Leonardo DiCaprio Will Play Man With Dissociative Identity Disorder

 Another day, another gutsy role handed to Leonardo DiCaprio. This time, Leo will be playing real-life controversial figure Billy Milligan—a sufferer of Dissociative Identity Disorder (DID)—in the upcoming flick The Crowded Room. Like most Americans, we too are wondering: Will Leo finally win an Oscar?

Naturally, this depends on Leo's performance. But it's hard to argue with the meatiness of the role, which will explore a complex and oft-misunderstood mental illness. 

Leo's character—Milligan—is a real man who was born in 1955 and died just a few months ago. Milligan was accused of kidnapping, robbing, and raping three women at a university in Ohio back in 1977. He was found "not guilty" by reason of insanity. A psychiatrist analyzed Milligan, and found that he himself had not committed the heinous acts; rather, two of his 24 personalities had taken over. The argument was that Milligan had no control over the actions of the pair. 

Though the ruling raises plenty of questions, DID is real (if controversial). Sufferers typically experienced abuse (or other trauma) at a young age, then "dissociated" from the events by developing an alternative personality. That being said, the cause is not always clear. (Isn't science great?) The alternative personalities, called "alters," deviate from the individual's sense of self—some have specific allergies, or represent a different age or gender—and operate independently of the sufferer.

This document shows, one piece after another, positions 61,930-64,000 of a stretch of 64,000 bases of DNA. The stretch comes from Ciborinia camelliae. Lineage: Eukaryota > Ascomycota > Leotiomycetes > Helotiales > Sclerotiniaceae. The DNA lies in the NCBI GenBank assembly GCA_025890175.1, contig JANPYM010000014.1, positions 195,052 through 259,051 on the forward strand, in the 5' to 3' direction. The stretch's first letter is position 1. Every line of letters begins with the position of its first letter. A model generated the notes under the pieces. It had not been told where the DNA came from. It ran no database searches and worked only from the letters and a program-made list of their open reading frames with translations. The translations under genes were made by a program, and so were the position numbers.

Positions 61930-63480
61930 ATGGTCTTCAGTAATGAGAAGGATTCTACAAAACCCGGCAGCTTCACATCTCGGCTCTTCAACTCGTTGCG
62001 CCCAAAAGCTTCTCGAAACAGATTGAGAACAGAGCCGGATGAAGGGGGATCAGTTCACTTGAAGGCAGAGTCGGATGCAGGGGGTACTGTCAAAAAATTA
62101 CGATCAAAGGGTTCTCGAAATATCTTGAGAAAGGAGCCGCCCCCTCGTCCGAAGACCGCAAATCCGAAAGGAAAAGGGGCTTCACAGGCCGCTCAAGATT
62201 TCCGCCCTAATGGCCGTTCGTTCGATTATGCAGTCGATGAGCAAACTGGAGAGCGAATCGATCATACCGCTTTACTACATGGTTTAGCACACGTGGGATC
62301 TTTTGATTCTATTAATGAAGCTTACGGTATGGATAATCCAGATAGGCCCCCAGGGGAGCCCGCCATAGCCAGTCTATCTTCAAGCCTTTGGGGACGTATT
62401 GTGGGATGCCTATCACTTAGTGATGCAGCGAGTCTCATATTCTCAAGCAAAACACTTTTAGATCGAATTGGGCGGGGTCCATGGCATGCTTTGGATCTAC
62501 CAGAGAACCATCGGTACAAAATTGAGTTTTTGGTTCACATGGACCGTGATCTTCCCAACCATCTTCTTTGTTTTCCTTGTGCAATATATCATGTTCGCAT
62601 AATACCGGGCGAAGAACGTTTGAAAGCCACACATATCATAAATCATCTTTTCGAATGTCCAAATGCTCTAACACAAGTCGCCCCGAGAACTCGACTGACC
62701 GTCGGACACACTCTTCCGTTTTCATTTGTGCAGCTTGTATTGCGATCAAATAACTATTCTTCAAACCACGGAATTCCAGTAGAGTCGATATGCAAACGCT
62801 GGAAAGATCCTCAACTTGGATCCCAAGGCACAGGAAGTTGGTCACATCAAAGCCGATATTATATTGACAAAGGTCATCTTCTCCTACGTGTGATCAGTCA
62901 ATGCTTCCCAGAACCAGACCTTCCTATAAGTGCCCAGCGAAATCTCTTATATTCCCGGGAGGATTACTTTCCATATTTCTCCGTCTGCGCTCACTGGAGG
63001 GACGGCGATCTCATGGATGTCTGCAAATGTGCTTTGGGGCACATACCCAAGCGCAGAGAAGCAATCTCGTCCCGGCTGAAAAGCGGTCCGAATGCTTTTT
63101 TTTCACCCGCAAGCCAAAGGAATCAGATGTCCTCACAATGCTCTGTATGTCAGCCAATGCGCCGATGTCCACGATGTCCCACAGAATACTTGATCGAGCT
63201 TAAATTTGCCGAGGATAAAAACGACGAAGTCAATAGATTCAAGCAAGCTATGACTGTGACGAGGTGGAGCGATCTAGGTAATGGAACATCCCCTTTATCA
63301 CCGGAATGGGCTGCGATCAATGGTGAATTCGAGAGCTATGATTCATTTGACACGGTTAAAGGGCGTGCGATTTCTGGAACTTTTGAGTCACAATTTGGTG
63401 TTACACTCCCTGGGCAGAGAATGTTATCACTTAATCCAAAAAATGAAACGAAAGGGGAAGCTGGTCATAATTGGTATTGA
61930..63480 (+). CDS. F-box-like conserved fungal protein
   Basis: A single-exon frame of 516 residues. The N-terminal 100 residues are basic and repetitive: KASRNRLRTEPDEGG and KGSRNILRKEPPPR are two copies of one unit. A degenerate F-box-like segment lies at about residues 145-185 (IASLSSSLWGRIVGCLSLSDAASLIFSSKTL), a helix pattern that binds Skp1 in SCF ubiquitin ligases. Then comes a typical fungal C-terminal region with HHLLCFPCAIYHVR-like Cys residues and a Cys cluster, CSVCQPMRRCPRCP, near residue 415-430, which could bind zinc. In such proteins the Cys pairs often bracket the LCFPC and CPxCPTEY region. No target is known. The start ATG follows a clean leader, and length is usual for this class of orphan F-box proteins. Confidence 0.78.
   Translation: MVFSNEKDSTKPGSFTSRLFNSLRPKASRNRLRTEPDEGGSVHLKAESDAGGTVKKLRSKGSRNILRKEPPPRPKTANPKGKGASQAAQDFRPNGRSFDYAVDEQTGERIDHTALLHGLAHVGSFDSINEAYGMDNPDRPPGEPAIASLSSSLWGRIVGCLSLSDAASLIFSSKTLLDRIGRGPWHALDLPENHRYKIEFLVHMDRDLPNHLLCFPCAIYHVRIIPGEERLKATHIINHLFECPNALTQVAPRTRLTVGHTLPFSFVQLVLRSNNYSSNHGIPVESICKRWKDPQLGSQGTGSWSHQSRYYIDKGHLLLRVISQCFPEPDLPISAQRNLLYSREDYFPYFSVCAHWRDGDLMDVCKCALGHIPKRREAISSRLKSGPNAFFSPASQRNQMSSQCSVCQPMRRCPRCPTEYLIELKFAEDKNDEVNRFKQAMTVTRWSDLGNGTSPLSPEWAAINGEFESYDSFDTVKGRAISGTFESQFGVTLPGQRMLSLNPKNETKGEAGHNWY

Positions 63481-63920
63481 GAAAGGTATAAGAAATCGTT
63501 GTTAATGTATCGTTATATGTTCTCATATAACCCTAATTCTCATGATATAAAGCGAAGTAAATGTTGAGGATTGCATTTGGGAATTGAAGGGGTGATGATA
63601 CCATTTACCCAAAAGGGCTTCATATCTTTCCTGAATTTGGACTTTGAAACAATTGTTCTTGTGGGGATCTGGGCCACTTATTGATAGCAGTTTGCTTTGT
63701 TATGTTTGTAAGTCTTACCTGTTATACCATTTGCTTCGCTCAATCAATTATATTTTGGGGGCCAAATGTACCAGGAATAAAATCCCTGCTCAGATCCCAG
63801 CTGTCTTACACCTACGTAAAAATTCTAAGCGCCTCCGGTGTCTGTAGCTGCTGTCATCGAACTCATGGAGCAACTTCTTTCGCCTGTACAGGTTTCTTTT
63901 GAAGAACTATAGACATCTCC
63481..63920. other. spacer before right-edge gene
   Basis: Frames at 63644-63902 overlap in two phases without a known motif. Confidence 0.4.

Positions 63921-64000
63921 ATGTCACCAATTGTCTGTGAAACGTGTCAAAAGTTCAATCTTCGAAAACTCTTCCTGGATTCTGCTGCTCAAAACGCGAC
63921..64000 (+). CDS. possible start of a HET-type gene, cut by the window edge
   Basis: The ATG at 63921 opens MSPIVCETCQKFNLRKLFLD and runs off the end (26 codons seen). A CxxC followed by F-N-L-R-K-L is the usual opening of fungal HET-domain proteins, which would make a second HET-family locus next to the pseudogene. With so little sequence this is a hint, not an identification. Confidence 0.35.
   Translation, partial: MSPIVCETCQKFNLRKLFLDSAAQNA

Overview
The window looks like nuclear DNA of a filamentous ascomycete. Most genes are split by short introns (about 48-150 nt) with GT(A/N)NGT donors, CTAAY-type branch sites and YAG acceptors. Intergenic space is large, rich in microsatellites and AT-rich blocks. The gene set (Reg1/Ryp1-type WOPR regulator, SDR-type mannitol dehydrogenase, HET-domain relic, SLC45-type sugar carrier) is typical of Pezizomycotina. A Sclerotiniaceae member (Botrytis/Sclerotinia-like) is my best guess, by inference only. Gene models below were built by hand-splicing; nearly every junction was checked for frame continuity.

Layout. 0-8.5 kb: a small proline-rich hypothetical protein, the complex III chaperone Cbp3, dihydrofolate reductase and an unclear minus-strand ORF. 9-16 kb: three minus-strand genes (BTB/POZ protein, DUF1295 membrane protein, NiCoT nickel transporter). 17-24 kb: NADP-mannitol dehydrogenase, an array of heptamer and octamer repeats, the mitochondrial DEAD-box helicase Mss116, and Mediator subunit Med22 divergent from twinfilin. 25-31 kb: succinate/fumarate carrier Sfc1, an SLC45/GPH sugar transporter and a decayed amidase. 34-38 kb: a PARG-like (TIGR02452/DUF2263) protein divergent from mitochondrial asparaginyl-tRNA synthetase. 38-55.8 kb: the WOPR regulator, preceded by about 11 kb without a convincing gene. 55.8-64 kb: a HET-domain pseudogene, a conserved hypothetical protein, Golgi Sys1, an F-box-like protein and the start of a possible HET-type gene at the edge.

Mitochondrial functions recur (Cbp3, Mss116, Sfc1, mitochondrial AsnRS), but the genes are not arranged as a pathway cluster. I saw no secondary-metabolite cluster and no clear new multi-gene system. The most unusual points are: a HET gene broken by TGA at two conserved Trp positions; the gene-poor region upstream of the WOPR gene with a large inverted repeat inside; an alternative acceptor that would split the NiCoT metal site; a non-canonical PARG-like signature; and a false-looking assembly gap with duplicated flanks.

If you remember the show United States of Tara, you may recall that Tara's alters spoke with identifiable inflections (like Buck, the male alter with a Southern drawl), had different talents (Alice's baking, anyone?), and even embodied distinct ages (like T, the teenager). Those who suffer from DID won't remember what events occurred when an alter takes over, and may not be able to control the alternative personality exerting its control. 

Victims of DID can't correctly diagnose themselves. They seek help, usually, for inexplicable blackouts and time loss. Through extensive therapy—often with hypnosis—a sufferer's alters can "fuse" to a single identity. In this case, Milligan (supposedly) was able to accomplish this unity after spending a decade in mental hospitals. 

Given that Leo will have to master 24 different vocal inflections, movements, ages, habits, and gender differences, it'll no doubt be a riveting performance. Plus, it's always nice to see mental illness explored on the silver screen. Provided it's handled correctly, that is.

We shall see.


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